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Okay, so for some reason the LED has started turning off instead of dimming when the potentiometer is turned slightly anti-clockwise from its full value.
I've decided to go the route of something like this (.pdf file).
As a reminder, this is the LED I'm using (Forward Voltage: 3.2v-4.0v;
Forward Current: 300mA).
I'm confused as to how the above driver module is able to dim the LED with a pot. and not using PWM; as it seems you can either use a pot. or PWM.
Also, it says the dimming range is 1A to 0.35A. Since my LED works at 300mA, is it just a matter of using a different pot. on the driver module so I don't blow the LED and am able to get a decent dimming range? Would it be easier to use something like this and add my own pot. to it?
I'm currently using a 12v 500mA cellphone charger as the power supply.
The module is a current regulator. The pot adjusts the regulator current just the same as a simple pot can be used in any op amp circuit to adjust a voltage regulator. The one you linked to is too high current for your selected LED. It will drive your LED at full power at the minimum setting.
To comment on some prior posts, a filter in the webcam with the original lens expects nearly parallel light entering the sensor. When adapted to a microscope with a different lens (that may be much closer to the sensor) the angle of light passing through the filter at the perimeter will be different, which may change the response of the filter. A thin film filter will change response depending on the angle the light passes through it. Your microscope lens is closer then the original lens I presume.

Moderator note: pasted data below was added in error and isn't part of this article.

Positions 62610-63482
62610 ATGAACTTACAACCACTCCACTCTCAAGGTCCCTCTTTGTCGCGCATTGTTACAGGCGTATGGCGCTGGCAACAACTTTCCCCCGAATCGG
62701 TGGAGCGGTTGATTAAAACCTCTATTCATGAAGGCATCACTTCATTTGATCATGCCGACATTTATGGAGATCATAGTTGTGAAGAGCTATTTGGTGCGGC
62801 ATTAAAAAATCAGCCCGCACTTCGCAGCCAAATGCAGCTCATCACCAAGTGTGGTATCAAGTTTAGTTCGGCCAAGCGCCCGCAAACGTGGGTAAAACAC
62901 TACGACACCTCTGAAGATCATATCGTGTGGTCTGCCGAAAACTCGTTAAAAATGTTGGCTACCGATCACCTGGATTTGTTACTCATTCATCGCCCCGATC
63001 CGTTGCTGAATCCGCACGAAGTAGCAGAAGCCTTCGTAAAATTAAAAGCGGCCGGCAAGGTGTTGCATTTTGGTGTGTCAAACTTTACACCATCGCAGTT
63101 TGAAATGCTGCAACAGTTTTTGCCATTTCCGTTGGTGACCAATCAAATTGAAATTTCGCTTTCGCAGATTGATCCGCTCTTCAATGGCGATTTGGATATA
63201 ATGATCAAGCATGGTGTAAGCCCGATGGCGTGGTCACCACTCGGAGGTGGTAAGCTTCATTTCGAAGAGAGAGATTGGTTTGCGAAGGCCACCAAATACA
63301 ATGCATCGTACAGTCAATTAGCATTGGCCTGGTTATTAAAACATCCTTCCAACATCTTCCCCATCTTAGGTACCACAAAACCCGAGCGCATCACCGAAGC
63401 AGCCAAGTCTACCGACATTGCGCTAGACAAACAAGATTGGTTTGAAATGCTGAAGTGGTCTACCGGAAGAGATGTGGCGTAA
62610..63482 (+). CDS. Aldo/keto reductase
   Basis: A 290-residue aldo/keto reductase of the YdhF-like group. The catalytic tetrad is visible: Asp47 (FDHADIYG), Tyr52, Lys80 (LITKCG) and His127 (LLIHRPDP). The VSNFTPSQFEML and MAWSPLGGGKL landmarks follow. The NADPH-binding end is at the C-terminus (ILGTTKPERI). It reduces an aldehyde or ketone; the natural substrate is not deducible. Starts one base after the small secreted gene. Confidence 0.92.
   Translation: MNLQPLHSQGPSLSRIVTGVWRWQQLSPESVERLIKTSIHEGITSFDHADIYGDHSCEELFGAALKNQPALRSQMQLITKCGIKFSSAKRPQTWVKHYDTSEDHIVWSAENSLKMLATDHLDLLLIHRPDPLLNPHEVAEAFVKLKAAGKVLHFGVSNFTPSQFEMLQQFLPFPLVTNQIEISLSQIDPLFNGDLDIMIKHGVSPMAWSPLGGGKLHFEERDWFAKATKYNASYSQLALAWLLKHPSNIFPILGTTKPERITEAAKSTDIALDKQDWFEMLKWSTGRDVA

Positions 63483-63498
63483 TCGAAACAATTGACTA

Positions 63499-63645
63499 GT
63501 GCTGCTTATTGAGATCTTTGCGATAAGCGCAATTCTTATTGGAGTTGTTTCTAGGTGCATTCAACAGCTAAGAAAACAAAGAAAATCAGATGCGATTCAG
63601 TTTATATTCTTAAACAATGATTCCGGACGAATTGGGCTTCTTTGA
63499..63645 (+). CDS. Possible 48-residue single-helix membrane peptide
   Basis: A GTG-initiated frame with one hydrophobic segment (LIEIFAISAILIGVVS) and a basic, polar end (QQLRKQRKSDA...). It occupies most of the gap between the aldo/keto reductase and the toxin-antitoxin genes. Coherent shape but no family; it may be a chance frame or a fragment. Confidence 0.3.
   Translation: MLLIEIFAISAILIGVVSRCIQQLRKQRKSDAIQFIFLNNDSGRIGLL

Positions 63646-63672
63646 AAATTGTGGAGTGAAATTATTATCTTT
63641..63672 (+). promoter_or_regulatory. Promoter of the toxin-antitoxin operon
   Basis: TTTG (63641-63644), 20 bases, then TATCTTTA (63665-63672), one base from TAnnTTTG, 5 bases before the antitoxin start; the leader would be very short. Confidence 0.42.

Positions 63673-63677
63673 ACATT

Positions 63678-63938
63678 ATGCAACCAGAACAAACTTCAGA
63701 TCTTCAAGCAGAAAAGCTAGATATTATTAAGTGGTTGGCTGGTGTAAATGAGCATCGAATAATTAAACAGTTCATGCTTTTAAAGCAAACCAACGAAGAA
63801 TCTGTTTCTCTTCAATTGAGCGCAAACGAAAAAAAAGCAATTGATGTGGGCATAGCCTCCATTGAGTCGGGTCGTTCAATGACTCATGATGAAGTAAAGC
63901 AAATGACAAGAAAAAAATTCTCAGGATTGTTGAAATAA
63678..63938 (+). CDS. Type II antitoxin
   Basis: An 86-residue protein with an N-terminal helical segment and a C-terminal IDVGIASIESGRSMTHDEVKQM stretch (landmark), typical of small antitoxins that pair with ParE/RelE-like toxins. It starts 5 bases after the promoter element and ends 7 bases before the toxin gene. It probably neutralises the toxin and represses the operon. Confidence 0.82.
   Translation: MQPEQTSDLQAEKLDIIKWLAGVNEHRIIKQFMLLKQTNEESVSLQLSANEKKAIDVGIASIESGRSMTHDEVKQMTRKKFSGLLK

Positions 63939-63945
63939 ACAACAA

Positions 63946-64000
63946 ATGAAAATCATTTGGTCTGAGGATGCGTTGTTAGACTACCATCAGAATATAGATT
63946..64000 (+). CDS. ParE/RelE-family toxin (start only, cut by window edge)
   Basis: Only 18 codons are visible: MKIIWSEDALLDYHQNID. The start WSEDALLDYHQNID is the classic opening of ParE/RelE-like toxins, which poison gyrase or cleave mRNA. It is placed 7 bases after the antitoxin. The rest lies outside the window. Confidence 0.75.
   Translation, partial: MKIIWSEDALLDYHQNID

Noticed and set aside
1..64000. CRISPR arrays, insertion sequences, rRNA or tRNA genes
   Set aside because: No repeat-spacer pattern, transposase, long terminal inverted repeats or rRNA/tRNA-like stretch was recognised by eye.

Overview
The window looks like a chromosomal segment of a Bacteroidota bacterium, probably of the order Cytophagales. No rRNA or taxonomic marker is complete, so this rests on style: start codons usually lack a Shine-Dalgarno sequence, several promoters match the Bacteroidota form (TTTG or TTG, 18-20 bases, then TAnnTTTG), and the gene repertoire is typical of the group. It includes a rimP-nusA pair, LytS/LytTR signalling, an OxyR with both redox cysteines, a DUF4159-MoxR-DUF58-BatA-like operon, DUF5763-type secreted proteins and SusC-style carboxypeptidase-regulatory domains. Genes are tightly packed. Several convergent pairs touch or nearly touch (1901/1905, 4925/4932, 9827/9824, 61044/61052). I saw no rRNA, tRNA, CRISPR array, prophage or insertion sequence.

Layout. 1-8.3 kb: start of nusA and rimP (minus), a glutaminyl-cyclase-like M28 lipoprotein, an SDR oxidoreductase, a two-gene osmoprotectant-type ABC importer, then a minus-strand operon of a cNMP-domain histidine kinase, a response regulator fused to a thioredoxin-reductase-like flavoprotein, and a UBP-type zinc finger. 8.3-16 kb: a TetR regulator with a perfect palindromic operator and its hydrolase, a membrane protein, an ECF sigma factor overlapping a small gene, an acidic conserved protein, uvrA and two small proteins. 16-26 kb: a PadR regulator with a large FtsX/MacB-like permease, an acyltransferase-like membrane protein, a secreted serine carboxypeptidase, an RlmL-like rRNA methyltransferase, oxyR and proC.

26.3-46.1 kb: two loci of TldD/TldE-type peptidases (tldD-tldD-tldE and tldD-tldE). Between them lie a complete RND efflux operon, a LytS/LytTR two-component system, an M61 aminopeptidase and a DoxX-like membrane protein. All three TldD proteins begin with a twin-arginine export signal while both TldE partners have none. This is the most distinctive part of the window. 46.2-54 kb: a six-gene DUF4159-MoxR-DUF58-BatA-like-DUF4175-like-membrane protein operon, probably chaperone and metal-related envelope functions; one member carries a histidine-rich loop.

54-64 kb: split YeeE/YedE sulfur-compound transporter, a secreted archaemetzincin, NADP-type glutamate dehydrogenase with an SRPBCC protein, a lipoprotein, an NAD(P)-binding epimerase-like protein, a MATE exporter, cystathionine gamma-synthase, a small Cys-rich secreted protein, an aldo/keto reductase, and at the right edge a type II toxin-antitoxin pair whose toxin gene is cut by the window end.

To answer another post regarding the voltage on a diode, the forward breakdown (conduction) voltage is relatively constant regardless of the current, so they need current regulation. Voltage regulation only can allow wide variations in current at any given voltage. The voltage varies by factors such as the type of diode and it's temperature.
This graph shows the voltage and current not to scale showing the current verses voltage for a rectifier diode.
Note from 0 to 0.7 volts the current is nearly nil. From 0.7 to one volt is enough to burn up the diode. The other side of the graph is highly compressed in scale showing the inverse polarity showing the diode in an off state until the peak inverse voltage is reached.
An LED has a higher forward voltage than a rectifier diode. The voltage is dependent on temperature and the color of the diode. An LED also has a much lower PIV, and may be damaged by reverse current so it is not recommended to run them from AC power with only a current limiting resistor. A diode to prevent reverse current is recommended for AC use.
Here is a typical forward current graph for a popular LED. The difference in proper forward current and LED destroyed is a very small voltage change. This is why current is regulated, not voltage. The VF for the diode MrC is using is 3.2-4 Volts.
So I could use AA0593 which is a 0-350mA Dimmable LED Driver Module and add my own potentiometer? If so, what value potentiometer would be best?
Sorry that I'm not replying to the latter part of your post at the moment, I did read it it's just that I'm seeing if I can get this fixed before the store closes as I might be going away the next few days.